What if we didn’t create such a fuss over how “confident” we are?
When I was 29, I looked back on a wonderful New York City magazine publishing experience with this rather jaded quip:
“S/he who feigns confidence best wins.”
I shared this newfound wisdom with my friend Anne over cocktails one night. “It’s not always about being good or even the best,” I continued. “But there were a lot of writers in New York who were so persistent, and who so thoroughly thought the world of themselves, that eventually others did too.”
Anne nodded and looked at me with that recognition of hearing words put toward a previously unidentified feeling. We mentioned some people we knew who might fit the feigning confidence category, then ordered another round and started laughing at the whole idea that life is a charade.
Could it be we knew this thing we called “confidence” was there for us, too? Did we really know what we were talking about, or was I just making up a story around why some people we might call imbecilic were crushing it professionally? (Maybe it was sour grapes? Perhaps.)
What did we even mean by “confidence?” What did I mean by confidence?
Today, decades later, I hear it in my clients, the word “confidence.” I hear:
“I want to work on my confidence.” “I just don’t have enough confidence.”
“I have a complicated relationship with confidence.”
What I don’t say initially but attempt to point people toward — these days, decades after my bar-stool conversation with Anne — is that this thing we call “confidence” is all made up. It’s a concept. What I mean by confidence, might not be the same as yours. But who can ever tell?
The trickiest and most delusional idea we feed ourselves (innocently) is this: that confidence is either necessary for achieving something, or the reason we’ve fallen short of an achievement.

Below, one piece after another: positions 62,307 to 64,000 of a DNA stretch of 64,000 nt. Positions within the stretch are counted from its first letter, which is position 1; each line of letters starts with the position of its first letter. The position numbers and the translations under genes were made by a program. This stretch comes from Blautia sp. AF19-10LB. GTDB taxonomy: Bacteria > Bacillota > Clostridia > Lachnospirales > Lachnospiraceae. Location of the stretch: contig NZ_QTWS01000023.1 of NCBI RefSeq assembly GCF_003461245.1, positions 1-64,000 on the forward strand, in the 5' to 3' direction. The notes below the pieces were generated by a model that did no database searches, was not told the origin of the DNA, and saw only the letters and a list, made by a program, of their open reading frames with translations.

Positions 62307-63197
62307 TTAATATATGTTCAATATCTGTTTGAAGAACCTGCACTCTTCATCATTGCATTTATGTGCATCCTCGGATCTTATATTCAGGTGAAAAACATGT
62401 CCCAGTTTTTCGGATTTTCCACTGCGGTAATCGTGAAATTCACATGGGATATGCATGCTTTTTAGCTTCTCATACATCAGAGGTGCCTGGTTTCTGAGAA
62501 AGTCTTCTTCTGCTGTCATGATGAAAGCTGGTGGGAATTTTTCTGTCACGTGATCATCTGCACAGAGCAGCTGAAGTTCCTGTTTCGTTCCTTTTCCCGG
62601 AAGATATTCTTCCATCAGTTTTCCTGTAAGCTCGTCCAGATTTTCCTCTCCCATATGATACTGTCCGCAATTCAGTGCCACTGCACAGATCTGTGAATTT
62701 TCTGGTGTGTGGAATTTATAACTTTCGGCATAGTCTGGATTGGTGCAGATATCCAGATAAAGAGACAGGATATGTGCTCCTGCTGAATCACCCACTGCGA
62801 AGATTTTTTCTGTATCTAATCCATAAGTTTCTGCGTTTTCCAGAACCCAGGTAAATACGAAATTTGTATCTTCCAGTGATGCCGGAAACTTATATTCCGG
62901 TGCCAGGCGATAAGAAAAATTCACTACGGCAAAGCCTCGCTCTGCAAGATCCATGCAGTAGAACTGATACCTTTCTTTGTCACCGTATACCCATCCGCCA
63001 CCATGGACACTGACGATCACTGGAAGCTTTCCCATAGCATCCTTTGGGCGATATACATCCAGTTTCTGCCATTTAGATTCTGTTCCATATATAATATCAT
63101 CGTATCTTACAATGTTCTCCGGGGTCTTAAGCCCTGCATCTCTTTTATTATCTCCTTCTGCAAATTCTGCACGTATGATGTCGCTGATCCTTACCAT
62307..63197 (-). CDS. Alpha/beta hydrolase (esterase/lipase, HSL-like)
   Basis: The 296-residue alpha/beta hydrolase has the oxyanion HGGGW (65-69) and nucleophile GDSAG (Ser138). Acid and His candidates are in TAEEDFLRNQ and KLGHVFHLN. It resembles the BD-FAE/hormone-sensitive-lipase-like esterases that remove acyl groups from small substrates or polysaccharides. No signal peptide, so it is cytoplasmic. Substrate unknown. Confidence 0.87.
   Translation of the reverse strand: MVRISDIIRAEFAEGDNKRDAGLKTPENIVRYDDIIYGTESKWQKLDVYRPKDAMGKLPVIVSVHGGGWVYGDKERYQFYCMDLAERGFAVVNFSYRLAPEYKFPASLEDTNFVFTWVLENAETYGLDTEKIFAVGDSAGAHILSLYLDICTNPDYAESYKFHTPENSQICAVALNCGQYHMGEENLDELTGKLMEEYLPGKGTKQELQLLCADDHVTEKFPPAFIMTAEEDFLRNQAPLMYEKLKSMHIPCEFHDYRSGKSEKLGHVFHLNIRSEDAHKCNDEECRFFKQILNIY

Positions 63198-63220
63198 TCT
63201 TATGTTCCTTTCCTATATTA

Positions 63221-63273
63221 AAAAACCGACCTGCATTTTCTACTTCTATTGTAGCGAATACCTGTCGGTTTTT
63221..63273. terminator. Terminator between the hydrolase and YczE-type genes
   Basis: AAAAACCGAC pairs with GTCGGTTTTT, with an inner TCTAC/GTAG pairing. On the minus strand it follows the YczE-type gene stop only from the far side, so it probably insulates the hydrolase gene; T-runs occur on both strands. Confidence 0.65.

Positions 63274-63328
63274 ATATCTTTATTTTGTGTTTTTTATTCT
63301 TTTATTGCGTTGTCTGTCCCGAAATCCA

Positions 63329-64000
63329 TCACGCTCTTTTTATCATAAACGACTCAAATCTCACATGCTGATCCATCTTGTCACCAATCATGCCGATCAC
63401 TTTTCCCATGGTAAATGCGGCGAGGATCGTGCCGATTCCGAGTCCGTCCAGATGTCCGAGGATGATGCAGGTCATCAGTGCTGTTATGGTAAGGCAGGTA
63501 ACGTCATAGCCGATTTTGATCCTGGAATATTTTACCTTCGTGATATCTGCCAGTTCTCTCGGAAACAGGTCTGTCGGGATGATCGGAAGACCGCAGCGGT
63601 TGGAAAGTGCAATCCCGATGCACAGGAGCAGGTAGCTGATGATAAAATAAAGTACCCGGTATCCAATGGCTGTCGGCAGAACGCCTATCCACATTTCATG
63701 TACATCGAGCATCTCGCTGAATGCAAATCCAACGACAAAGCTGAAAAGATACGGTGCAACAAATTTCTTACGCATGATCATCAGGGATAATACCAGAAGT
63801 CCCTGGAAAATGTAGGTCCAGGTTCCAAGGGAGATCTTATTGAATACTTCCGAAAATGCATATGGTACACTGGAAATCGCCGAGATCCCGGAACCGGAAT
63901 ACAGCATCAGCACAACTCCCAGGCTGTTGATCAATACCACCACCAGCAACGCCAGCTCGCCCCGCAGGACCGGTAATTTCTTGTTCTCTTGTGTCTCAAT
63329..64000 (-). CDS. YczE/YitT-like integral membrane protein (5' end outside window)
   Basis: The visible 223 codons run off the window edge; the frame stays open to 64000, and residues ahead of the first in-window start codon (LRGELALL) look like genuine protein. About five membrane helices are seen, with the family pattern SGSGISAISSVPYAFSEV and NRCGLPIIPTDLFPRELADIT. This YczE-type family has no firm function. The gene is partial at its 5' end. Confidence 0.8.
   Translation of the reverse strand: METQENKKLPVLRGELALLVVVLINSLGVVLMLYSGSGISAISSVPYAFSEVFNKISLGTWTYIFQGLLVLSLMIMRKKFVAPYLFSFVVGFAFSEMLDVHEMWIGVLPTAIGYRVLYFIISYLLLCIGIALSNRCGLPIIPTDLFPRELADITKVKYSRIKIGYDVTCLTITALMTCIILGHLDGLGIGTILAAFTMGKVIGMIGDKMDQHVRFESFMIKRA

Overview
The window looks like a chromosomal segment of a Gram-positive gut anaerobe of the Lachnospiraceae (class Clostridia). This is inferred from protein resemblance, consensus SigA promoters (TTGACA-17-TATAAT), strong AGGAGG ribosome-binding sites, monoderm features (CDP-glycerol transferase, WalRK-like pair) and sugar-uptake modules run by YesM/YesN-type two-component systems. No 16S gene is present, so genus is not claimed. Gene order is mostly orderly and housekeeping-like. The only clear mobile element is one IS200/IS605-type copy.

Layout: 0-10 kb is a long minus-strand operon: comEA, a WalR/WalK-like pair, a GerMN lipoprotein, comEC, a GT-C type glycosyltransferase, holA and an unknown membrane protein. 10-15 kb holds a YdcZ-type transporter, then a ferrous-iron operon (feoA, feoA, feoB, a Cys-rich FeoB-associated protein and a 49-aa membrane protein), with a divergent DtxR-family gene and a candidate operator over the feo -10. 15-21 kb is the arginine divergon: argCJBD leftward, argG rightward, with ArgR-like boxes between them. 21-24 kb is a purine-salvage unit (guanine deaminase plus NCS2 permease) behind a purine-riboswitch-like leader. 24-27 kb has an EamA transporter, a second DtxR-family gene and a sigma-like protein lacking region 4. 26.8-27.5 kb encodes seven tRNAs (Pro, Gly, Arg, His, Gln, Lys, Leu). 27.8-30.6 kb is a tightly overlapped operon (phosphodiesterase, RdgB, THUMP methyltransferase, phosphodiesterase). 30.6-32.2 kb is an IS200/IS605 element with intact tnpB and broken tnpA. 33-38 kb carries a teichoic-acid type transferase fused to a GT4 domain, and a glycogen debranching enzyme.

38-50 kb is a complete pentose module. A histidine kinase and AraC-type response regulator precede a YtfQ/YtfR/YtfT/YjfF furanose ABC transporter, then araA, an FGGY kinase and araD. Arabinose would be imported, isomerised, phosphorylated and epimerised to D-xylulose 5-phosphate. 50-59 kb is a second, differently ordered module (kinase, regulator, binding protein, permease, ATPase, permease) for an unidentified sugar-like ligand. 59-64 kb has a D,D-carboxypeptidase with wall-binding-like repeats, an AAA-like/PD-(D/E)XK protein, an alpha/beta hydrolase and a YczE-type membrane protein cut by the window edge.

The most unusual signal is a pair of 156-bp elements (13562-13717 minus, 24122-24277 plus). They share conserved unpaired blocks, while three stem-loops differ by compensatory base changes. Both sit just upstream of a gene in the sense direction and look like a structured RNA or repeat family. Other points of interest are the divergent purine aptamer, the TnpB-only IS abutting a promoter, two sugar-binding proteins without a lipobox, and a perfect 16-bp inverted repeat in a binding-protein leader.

Seeking “confidence” kicks us out of engaging with the world right now, and getting into whatever it is that’s tickling our fancy, and into a state of mind that is insatiable.
Seeking is insatiable. It’s like looking over the fence at your neighbor’s house and wishing you could have a beautiful yard like theirs, when, the whole time, you have a beautiful garden right there, just waiting to be tended to.
You know this. I know this. And we forget this. “Confidence” isn’t necessary to create whatever it is you want to create.
For example: all the times you’ve felt fear, self-doubt, or a lack of certainty but have gone ahead and done that thing anyway (from getting out of bed in the morning and starting a new job; to going to the grocery store during a pandemic, or starting a writing practice) — you never needed “confidence”. You didn’t need anything, really. You just . . . did.
It probably took more curiosity, or a gorgeous wave of energy, a sensing of the living spirit of you moving out in the world doing something it was created to do. Who knows.
I moved to New York City on a whim, while visiting a friend and having margaritas at Banditos, staring out the window at the rain and claiming: “I’m going to move here.”
Was I confident? Well, to be honest, I was a bit drunk.
But even sober, I moved.
Consider this: consider that you are an unimaginable amount of creativity; that you possess pure creator energy, and while you don’t have to Do It All, you can move toward whatever calls to you — even if your knees quake, even if you find yourself saying “I don’t feel confident I can make this work,” or “the uncertainty is killing me [which it isn't, see how we make things up?]”, give up the idea of confidence either: a) existing or b) being necessary.
Then, put on your most colorful swimsuit and ride your bike through the neighborhood singing your favorite song.